“William Jones, formerly a member of Co. K, 22d Regiment, U. S. Colored Troops, who died of consumption Thursday last, was buried from his late residence on North street yesterday morning at 10 o’clock by the Grand Army of the Republic Burial Committee.
The body was interred in the Soldier’s Burial Lot in Lancaster Cemetery and is the first colored person ever buried in that cemetery. This is in itself a victory for reason and righteousness. The funeral service at the house was conducted by Rev. C. E. Herbert, of Chester, Pa, who so ably filled the pulpit of the Strawberry street A. M. E. Church on Sunday evening, Mr. Herbert himself having been a soldier during the war, serving in the 39th Regiment, U. S. Colored Troops.
The military burial service at the grave was conducted by Vice-Commander J. A. E. Reed, of Post 84, Adjutant John Black, and Past Chaplain A. C. Leonard, of Post 405, with benediction by Rev. Herbert. The address of Dr. Reed was a beautiful tribute to the memory of the loyal dead, and Chaplain Leonard thanked the Lord in prayer ‘that in the country’s hour of trial and danger the brave, loyal men of the North, South, East, and West, irrespective of nationality, creed, or color, rallied to defense of the flag, and had as in the days of war those patriots stood shoulder to shoulder for the right, so in these days of peace those same heroes are permitted to sleep their last sleep together where loving hands will ever care for their graves.‘
During the service at the grave the large flag was suspended at half mast and an armed guard in full uniform, under command of officer John B. Riley, surrounded the lot.” – by A. C. Leonard, The Christian Recorder, May 26, 1887.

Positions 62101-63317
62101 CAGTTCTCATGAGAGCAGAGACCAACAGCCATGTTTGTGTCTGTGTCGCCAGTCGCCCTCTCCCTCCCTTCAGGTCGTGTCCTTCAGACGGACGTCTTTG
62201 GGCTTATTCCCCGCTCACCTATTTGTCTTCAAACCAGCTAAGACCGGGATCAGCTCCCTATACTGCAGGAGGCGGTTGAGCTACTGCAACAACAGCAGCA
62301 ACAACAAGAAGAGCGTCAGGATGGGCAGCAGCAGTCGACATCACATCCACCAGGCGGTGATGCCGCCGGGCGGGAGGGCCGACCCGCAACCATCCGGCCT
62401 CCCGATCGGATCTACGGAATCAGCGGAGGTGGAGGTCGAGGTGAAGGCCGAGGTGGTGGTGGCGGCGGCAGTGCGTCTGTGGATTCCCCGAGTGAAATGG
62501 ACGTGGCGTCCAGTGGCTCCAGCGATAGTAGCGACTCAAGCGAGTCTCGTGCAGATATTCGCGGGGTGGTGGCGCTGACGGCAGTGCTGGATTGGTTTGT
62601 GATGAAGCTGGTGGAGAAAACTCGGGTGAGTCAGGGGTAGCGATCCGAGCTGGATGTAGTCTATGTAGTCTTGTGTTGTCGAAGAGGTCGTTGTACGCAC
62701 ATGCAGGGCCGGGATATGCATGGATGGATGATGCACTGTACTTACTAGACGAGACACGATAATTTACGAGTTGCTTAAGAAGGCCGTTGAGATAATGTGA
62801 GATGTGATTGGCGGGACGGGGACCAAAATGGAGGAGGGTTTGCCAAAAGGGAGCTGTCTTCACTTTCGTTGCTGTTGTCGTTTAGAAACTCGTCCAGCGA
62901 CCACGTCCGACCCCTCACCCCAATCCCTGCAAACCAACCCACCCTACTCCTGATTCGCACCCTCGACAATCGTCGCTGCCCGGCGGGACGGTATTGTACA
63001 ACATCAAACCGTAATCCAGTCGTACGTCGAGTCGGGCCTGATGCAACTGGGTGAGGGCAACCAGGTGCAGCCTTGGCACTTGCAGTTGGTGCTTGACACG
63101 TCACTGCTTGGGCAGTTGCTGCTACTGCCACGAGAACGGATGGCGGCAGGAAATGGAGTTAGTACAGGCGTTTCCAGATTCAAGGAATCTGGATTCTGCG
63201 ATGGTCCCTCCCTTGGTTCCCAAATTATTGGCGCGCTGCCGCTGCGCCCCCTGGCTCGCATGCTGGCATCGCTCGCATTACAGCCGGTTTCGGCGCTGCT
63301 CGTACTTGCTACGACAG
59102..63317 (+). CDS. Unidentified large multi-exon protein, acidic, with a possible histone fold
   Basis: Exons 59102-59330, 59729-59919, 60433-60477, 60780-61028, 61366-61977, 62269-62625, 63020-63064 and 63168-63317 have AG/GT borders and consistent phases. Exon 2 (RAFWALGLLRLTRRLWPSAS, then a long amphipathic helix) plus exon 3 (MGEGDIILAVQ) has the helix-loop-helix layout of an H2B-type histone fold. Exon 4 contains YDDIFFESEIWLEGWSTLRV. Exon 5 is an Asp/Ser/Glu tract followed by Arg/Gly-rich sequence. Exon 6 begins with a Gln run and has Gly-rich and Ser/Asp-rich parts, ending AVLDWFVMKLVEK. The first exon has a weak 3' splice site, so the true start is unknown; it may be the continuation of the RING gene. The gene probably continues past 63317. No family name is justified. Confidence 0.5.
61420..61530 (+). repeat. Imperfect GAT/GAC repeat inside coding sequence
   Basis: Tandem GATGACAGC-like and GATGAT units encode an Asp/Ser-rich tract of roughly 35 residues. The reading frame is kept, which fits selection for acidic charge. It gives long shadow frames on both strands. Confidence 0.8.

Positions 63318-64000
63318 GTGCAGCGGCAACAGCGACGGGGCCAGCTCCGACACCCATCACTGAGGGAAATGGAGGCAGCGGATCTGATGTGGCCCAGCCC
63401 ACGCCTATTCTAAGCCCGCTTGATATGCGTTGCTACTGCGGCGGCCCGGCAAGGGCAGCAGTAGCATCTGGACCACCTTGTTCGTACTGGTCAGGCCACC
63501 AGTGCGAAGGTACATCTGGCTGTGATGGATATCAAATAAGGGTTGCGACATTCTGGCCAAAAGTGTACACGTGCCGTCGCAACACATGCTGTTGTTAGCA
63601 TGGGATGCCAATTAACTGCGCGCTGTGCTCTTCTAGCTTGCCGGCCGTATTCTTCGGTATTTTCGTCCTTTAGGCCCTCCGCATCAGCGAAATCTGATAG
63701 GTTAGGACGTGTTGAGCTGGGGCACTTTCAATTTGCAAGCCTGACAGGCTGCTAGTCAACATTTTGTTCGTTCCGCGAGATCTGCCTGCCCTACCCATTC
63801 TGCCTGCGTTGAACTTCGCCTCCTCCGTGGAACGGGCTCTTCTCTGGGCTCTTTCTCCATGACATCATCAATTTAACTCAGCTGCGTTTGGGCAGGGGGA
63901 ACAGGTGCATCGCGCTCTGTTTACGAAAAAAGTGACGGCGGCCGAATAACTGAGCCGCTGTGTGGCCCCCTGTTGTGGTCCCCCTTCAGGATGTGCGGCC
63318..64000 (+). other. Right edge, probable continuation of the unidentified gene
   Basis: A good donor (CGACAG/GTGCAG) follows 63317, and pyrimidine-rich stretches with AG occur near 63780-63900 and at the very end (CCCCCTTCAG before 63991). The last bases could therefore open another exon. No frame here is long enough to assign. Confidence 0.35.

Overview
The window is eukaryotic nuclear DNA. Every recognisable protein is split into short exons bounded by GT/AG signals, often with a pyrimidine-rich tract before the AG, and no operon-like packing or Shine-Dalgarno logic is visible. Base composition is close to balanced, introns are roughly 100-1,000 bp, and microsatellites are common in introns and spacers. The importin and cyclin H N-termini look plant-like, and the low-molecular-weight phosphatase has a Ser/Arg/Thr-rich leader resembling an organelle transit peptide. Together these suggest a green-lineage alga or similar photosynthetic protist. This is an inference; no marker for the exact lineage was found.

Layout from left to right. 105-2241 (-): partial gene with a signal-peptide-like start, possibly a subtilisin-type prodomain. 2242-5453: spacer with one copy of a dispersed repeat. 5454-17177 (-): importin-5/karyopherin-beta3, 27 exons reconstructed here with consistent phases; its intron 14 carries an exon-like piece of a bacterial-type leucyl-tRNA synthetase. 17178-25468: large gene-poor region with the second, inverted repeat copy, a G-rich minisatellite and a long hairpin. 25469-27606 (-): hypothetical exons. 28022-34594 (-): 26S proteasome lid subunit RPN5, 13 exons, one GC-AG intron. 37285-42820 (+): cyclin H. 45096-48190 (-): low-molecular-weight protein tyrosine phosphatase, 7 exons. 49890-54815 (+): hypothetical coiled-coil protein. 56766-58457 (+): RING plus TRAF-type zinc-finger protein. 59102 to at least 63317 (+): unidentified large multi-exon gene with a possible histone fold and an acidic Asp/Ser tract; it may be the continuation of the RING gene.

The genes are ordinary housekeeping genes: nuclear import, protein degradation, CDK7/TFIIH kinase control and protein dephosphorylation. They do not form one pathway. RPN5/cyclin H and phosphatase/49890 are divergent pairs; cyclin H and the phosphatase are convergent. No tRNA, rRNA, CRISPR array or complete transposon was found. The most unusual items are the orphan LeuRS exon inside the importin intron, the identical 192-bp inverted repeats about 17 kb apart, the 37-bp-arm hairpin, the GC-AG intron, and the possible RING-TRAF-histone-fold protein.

According to military records, Pvt. William Jones was born about 1838 in either York or Lancaster County, Pennsylvania (several sources differ). He enlisted at the age of twenty-five on December 23, 1863, at Lancaster, Pennsylvania, and was initially assigned to Company E of the 22nd Regiment, U. S. Colored Infantry. Two months later, he was transferred to Company K per special order. At the time of his enlistment, he was described as five feet, seven inches tall, with brown complexion and eyes, black hair, and a laborer by occupation.
He was wounded during the opening assault on Petersburg, June 15, 1864, a key date in our own family’s history, as it was the day and place where my paternal great-great-great-granduncle, Daniel Orton, of the 1st U. S. Colored Infantry, died when a shell burst next to him. Pvt. William Jones, somewhere in the same field, suffered a shell wound of his right hand. He was transferred to the General Hospital at Fort Monroe, Virginia, and remained there until his discharge per surgeon’s certificate on May 15, 1865.
In the 1880 Census, William is documented in Lancaster, living alone in a home on Middle Street, near the location of the “Colored” Meeting House on the 1850 Reigart map of Lancaster City, Pennsylvania.
Pvt. William Jones’ funeral was held at historic Bethel A. M. E. Church, (“Strawberry street A.M.E.”), a part of Lancaster County’s celebrated Underground Railroad Network. The church cemetery is the resting place of a great majority of Lancaster’s U. S. Colored Troops.
The author of the Christian Recorder obituary, Chaplain Albert Charles Leonard, author of The Boys in Blue of 1861-1865, and who was once held prisoner at Andersonville, died on December 16, 1915, in Philadelphia, and was interred in Lancaster Cemetery. Rev. Charles E. Herbert, of the 39th U. S. Colored Infantry, who presided over William’s funeral, died on November 1, 1925, and was laid to rest in Loudon Park National Cemetery, Baltimore, Maryland.